Riding Jane Austen's Coattails
I have a confession to make. Currently hidden under a pile of books in my bedroom there is a paperback copy of Lost in Austen: Create Your Own Jane Austen Adventure. Essentially, the book reads like the choose-your-own-adventure books made for children, splicing together characters and events from Austen novels into a story about the ultimate search for a husband. To make the journey a bit more complex, the reader gains or loses points for Accomplishments, Intelligence, Confidence, Connections, and Fortune along the way. It’s ridiculous, frivolous, and, well. . . not exactly a literary masterpiece. My only defense is the fact that I did not buy the novel myself; it was a gift from a friend.
Earlier this month, I joined a group of my girlfriends in viewing the new biopic Becoming Jane. Although I’ve read and enjoyed my share of Austen novels, I am no militant Janeite and was prepared for a somewhat romanticized, largely speculative depiction of Austen’s development as a writer. The theater was not, as I’d anticipated, filled with Austen readers but rather with pre-teen girls who sighed and awwwed every time the Anne Hathaway-embodiment of Jane retreated to her desk to passionately pen the words “Mr. Darcy” as a means of coping with her own similar but failed relationship. Leaving the theater, I listened as my friends discussed the film. When I mentioned my disappointment in the portrayal of Jane, my concern was dismissed as secondary to the importance of the dashing Tom Lefroy’s gorgeous eyes. Somehow I’d missed this aspect of the film—perhaps because each appearance of Lefroy reminded me of the actor’s previous role as the centaur Mr. Tumnus in Narnia.
A few days later, I noticed a display of Austen-related books at the local Barnes and Noble and stopped to browse. The variety of plots both astounded and terrified me. Several, though written by women authors, claim to be Mr. Darcy’s version of the Pride and Prejudice plot. Others, such as Mr. Darcy Takes a Wife and Excessively Diverted, were essentially sequels about Darcy and Elizabeth’s marriage and children. These knockoffs are understandable. The more interesting novels, however, are more convoluted in their conceptions and plots. One, Austenland, tells the story of a present-day Jane, who, in love with Colin Firth’s portrayal of Mr. Darcy, travels to Pembrook Park, a British re-creation of an Austen setting, in search of a romantic story of her own. Me and Mr. Darcy and Confessions of a Jane Austen Addict also present contemporary Darcy-obsessed women who have difficulty finding a husband when the standards are set so high. In both, resolution—or resignation—involves time-travel.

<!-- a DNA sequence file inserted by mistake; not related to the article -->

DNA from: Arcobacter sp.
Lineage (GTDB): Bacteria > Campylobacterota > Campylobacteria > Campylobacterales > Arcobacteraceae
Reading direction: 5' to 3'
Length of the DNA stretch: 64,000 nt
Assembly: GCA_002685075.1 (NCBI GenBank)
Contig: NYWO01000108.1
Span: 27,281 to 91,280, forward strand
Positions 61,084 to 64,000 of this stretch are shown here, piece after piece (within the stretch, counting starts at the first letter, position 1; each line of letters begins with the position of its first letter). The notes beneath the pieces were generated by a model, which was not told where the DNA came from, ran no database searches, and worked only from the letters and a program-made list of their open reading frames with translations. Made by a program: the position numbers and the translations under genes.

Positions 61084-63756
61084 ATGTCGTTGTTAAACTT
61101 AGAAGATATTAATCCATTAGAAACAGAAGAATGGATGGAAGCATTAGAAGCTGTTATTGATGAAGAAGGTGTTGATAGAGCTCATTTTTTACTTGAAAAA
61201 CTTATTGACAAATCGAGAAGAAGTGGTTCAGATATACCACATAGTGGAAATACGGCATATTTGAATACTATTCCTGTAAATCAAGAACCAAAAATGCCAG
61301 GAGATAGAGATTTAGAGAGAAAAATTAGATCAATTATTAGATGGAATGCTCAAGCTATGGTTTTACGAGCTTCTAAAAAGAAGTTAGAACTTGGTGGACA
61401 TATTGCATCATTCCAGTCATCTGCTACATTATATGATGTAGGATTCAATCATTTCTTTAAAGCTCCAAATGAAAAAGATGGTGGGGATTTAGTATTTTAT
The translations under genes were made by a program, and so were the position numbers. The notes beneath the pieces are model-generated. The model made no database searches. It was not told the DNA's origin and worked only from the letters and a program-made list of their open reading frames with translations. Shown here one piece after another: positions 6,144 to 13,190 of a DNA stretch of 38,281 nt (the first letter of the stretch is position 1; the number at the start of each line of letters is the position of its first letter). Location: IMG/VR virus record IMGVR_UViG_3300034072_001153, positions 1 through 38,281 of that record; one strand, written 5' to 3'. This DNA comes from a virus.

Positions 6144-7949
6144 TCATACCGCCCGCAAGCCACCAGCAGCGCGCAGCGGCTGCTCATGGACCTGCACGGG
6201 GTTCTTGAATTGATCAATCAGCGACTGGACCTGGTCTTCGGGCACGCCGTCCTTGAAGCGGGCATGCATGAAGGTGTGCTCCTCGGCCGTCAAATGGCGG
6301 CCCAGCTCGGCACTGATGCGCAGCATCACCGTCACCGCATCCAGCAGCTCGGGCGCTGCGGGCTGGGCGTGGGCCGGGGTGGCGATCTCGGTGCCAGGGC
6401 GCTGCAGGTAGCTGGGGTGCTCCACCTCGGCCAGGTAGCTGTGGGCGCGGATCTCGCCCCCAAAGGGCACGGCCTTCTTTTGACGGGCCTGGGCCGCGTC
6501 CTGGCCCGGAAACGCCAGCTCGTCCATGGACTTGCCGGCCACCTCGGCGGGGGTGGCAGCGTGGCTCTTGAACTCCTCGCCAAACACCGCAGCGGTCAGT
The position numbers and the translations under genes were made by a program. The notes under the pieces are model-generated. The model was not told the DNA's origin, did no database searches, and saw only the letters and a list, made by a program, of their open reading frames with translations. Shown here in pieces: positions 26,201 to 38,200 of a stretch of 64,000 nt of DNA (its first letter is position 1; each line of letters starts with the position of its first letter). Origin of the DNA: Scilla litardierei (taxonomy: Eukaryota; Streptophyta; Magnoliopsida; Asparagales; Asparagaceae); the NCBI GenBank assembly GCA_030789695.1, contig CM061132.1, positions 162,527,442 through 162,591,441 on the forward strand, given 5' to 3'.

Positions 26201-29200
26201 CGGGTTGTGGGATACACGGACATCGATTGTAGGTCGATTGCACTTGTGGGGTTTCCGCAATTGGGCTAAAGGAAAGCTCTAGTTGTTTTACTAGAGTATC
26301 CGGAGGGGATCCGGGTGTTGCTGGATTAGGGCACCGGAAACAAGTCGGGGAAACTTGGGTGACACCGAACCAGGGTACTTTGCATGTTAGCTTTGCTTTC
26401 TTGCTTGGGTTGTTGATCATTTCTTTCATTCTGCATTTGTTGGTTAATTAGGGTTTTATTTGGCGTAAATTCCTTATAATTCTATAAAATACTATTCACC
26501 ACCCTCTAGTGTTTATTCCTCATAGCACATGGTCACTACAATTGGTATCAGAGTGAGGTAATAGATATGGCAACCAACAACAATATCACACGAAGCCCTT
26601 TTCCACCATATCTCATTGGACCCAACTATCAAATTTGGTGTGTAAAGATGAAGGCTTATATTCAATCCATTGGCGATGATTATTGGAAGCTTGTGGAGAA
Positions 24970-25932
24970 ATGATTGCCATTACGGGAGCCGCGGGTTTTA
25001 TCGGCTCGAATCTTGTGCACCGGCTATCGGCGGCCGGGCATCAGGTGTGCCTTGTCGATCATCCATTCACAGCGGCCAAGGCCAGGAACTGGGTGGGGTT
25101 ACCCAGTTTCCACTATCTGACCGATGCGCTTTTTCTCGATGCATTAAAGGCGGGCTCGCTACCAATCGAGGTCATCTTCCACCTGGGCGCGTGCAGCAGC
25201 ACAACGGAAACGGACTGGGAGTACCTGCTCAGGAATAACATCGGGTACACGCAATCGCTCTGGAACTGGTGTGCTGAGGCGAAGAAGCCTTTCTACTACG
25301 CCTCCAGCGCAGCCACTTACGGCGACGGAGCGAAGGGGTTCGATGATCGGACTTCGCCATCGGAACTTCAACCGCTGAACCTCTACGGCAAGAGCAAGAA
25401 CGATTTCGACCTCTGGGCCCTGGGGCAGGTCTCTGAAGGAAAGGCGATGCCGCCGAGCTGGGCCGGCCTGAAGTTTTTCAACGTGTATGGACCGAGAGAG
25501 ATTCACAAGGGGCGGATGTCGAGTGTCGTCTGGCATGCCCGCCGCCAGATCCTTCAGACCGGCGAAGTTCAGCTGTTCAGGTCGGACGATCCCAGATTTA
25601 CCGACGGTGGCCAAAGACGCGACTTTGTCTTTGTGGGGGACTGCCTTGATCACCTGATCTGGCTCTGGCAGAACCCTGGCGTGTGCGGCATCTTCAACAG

The market for such books seems to be thriving. Why not? It’s chick lit with some historical and literary legitimization. Or at least the appearance of it. The endless reincarnations not only ride Austen’s coattails, or skirt hems, I suppose, but also verbalize contemporary fantasies. Instant gratification for romantics, these novels are unlikely to have any lasting impact. As I discovered from watching Becoming Jane, many contemporary viewers and readers seem to like the idea of Austen more than Austen herself. I can only hope that, in the same way that the 2005 adaptation of Pride and Prejudice with Keira Knightly inspired my younger sister to toss aside the most recent Shopaholic novel in favor of Austen’s classic story, readers of Austen knockoff fiction will also, at some point, turn to the originals.
On returning from Barnes and Noble, I laughingly told a friend about my bookstore experience. As I explained the Lost in Austen premise, he was interested: “So like an RPG [role playing game] for women? Awesome.”
His curiosity must have been greater than mine; a few days later he pulled the book out of his bag and suggested we discover who could secure the better marriage proposal. He did.